The hotter solar cells turn out to be, the less efficient they’re at converting sunlight to electrical energy, an issue that has long vexed the solar trade. Now, Stanford engineers have developed a clear transparent overlay that will increase efficiency by cooling the cells even in full direct sunlight.
When laid over a photo voltaic cell, the clear materials shown here can radiate heat away from photo voltaic cells, allowing them to produce electricity extra efficiently.
Now three Stanford engineers have developed a technology that improves on solar panel efficiency by exploiting this basic phenomenon. Their invention shunts away the heat generated by a photo voltaic cell under sunlight and cools it in a manner that enables it to convert more photons into electrical energy.
The work by Shanhui Fan, a professor of electrical engineering at Stanford, research associate Aaswath P. Raman and doctoral candidate Linxiao Zhu is described in the current issue of Proceedings of the National Academy of Sciences.
The group’s discovery, tested on a Stanford rooftop, addresses a problem that has long bedeviled the solar industry: The warmer photo voltaic cells get, the less efficient they become at converting the photons in light into useful electrical energy.
The Stanford solution relies on a thin, patterned silica material laid on top of a conventional solar cell. The material is transparent to the visible light that powers solar cells, but captures and emits thermal radiation, or heat, as infrared rays.
“Photo voltaic arrays should face the sun to perform, despite the fact that that heat is detrimental to efficiency,” Fan stated. “Our thermal overlay permits sunlight to pass through, preserving or even enhancing sunlight absorption, but it also cools the cell by radiating the heat out and improving the cell efficiency.”
A cool method to enhance solar efficiency
In 2014, the same trio of inventors developed an ultrathin material that radiated infrared heat directly back towards space with out warming the atmosphere. They presented that work in Nature, describing it as “radiative cooling” because it shunted thermal power straight into the deep, chilly void of space.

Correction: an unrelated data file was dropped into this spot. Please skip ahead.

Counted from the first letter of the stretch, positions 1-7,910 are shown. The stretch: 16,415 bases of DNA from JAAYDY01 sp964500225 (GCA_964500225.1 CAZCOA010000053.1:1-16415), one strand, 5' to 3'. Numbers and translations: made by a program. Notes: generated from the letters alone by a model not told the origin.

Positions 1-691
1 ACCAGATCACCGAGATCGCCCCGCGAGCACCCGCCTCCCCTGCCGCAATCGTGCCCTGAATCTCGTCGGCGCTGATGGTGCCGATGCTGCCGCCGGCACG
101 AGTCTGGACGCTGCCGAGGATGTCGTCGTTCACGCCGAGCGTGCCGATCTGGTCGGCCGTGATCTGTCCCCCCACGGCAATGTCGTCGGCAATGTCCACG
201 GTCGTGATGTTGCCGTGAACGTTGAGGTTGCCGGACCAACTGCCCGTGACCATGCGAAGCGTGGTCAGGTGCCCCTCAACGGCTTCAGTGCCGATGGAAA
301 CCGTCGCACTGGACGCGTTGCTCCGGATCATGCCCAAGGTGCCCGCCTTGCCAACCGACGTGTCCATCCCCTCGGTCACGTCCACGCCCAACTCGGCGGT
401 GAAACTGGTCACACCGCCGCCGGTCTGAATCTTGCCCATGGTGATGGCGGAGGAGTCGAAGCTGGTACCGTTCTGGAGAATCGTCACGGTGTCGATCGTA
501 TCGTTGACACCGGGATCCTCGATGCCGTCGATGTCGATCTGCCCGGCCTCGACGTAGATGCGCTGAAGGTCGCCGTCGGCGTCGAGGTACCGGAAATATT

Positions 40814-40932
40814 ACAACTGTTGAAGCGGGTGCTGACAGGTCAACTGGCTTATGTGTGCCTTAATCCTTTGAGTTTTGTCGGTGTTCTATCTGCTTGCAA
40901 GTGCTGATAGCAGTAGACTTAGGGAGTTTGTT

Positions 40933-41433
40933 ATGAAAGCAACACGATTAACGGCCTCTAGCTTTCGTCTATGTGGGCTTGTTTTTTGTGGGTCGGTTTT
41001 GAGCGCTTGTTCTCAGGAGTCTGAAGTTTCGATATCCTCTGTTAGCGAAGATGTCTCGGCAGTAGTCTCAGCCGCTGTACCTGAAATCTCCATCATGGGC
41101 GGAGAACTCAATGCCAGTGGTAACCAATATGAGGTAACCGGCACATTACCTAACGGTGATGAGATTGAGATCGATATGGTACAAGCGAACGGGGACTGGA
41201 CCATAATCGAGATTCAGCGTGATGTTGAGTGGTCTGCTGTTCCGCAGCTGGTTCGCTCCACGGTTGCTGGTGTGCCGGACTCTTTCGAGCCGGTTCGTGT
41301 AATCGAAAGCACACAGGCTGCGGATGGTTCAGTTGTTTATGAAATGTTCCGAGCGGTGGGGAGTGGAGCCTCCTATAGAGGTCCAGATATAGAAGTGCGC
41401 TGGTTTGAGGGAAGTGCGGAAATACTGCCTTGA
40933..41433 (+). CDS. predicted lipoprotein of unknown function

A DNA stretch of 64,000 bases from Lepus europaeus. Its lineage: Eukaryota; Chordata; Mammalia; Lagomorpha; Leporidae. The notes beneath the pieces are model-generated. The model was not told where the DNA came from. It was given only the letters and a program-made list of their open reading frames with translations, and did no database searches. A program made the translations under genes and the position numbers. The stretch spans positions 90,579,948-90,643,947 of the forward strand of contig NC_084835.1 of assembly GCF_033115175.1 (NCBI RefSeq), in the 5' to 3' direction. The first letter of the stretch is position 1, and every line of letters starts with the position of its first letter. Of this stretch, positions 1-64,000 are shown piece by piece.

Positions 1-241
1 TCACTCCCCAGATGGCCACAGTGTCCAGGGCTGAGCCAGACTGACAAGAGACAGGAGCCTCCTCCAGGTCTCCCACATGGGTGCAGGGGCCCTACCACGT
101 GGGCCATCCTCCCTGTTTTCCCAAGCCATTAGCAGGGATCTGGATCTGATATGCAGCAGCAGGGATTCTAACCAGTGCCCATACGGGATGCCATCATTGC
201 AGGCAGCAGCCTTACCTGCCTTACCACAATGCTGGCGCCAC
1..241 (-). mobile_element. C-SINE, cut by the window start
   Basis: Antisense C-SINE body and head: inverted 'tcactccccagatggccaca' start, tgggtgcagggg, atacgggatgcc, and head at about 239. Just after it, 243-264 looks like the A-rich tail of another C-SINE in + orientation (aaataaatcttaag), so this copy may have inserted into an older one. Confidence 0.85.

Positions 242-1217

In their new paper, the researchers applied that work to improve solar array efficiency when the sun is thrashing down.
The Stanford group tested their technology on a customized solar absorber – a device that mimics the properties of a solar cell with out producing electricity – coated with a micron-scale pattern designed to maximise the capability to dump heat, in the form of infrared light, into space. Their experiments confirmed that the overlay allowed visible light to go through to the photo voltaic cells, however that it also cooled the underlying absorber by as much as 23 degrees Fahrenheit.
For a typical crystalline silicon solar cell with an efficiency of 20%, 23 F of cooling would enhance absolute cell efficiency by over 1%, a figure that represents a significant gain in power production.
The researchers said the brand new clear thermal overlays work best in dry, clear environments, that are also preferred sites for large photo voltaic arrays. They believe they’ll scale things up so commercial and industrial applications are possible, perhaps utilizing nanoprint lithography, which is a typical approach for producing nanometer-scale patterns.
“That is not necessarily the only method,” mentioned Raman, a co-first-author of the paper. “New techniques and machines for manufacturing these sorts of patterns will continue to advance. I am optimistic.”
Zhu stated the technology has a lot of potential for any outdoor device or system that demands cooling but requires the preservation of the visible spectrum of sunlight for either practical or aesthetic reasons.
“Say you’ve got a car that’s bright red,” stated Zhu, co-first-author of the paper. “You actually like that colour, however you’d also wish to benefit from anything that might assist in cooling your car during scorching days. Thermal overlays will help with passive cooling, however it’s an issue if they are not absolutely transparent.”
That is because the perception of colour requires objects to reflect visible light, so any overlay would must be clear, or else tuned such that it will absorb only light outside the visible spectrum.
“Our photonic crystal thermal overlay optimizes use of the thermal portions of the electromagnetic spectrum with out affecting visible light,” Zhu said, “so you’ll be able to radiate heat effectively with out affecting colour.”